Film Review: The Sweet Requiem

by Ritu Sarinby Tenzing SonamWhite Crane Films
reviewed by Bilge Ebiri
Still from the film The Sweet Requiem

The sorrows and complexities of exile are explored touchingly in the well-acted drama The Sweet Requiem. The filmmaking team Ritu Sarin and Tenzing Sonam also made the 2005 film Dreaming Lhasa and a number of documentaries about Tibet. Their latest effort focuses on Tibetans in Delhi, India, where a confident young woman named Dolkar (Tenzin Dolker) forges on with her modern life years after losing her father during the perilous trek through the Himalayas to flee her Chinese-occupied homeland. Dolkar has occasional flashbacks to this childhood ordeal. Much of the film’s narrative tension comes through these glimpses, as we learn gradually what happened so many years ago. 

 It all comes to a head in the present day when Dolkar takes an interest in a recent exile named Gompo, who is being hounded by Chinese security services. He, it turns out, was the guide who abandoned Dolkar and her fellow refugees. But Gompo has his own quite sad backstory, and part of The Sweet Requiem’s power comes from the filmmakers’ refusal to paint a black and white picture of good guys and bad guys, traitors and heroes. What they make clear—through both the movie’s gripping flashbacks and its more subtle portrait of a modern-day diaspora—is that occupation, repression, and exile are experiences whose traumatic legacies persist in unperceivable yet corrosive ways. The Sweet Requiem is an admirable, sometimes surprising look at the tragedy of displacement, both the geographic and the psychological kind.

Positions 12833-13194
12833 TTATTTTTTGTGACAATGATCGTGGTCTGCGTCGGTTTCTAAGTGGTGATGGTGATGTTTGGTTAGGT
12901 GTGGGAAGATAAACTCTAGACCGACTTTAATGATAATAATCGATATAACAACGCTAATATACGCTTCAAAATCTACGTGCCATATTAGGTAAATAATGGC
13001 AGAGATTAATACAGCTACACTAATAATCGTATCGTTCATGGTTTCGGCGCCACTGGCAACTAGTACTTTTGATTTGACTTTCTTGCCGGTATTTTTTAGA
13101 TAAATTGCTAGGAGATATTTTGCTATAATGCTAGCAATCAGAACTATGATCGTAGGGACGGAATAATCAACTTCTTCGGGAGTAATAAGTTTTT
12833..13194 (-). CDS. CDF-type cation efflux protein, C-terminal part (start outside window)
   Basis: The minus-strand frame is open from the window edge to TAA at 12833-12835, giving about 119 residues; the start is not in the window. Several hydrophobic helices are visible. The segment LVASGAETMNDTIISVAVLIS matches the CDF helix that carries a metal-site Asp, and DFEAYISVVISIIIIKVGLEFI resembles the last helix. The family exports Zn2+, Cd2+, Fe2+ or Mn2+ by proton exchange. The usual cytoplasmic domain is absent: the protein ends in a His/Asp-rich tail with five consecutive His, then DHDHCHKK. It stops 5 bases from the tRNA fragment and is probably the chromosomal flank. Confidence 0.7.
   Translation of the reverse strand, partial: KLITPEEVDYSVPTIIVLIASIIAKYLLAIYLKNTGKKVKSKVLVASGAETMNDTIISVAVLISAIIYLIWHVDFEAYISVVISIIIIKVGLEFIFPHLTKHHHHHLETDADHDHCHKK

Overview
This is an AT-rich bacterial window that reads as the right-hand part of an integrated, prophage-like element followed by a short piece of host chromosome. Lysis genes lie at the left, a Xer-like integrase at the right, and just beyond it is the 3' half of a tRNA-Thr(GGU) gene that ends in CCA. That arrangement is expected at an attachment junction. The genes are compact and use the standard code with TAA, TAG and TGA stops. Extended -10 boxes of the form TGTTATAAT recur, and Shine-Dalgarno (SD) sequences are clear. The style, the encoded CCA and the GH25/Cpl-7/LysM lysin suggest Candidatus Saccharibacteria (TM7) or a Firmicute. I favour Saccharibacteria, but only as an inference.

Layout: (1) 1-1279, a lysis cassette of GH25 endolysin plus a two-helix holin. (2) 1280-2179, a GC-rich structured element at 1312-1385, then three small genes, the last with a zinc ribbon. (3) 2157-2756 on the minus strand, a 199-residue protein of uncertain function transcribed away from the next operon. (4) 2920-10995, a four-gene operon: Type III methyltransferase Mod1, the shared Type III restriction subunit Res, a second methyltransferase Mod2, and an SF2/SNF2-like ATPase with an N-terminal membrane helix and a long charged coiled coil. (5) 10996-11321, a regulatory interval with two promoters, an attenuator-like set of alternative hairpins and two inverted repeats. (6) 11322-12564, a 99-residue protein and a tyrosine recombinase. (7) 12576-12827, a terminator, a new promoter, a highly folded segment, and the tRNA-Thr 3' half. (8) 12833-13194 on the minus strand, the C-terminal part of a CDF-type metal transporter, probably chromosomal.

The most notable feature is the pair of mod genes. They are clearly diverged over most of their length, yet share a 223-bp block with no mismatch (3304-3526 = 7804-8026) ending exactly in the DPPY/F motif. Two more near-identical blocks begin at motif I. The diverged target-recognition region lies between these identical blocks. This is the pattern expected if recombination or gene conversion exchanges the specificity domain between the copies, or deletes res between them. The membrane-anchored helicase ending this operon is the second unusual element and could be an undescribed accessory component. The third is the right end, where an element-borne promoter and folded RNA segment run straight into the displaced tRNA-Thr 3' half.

Image courtesy White Crane Films.

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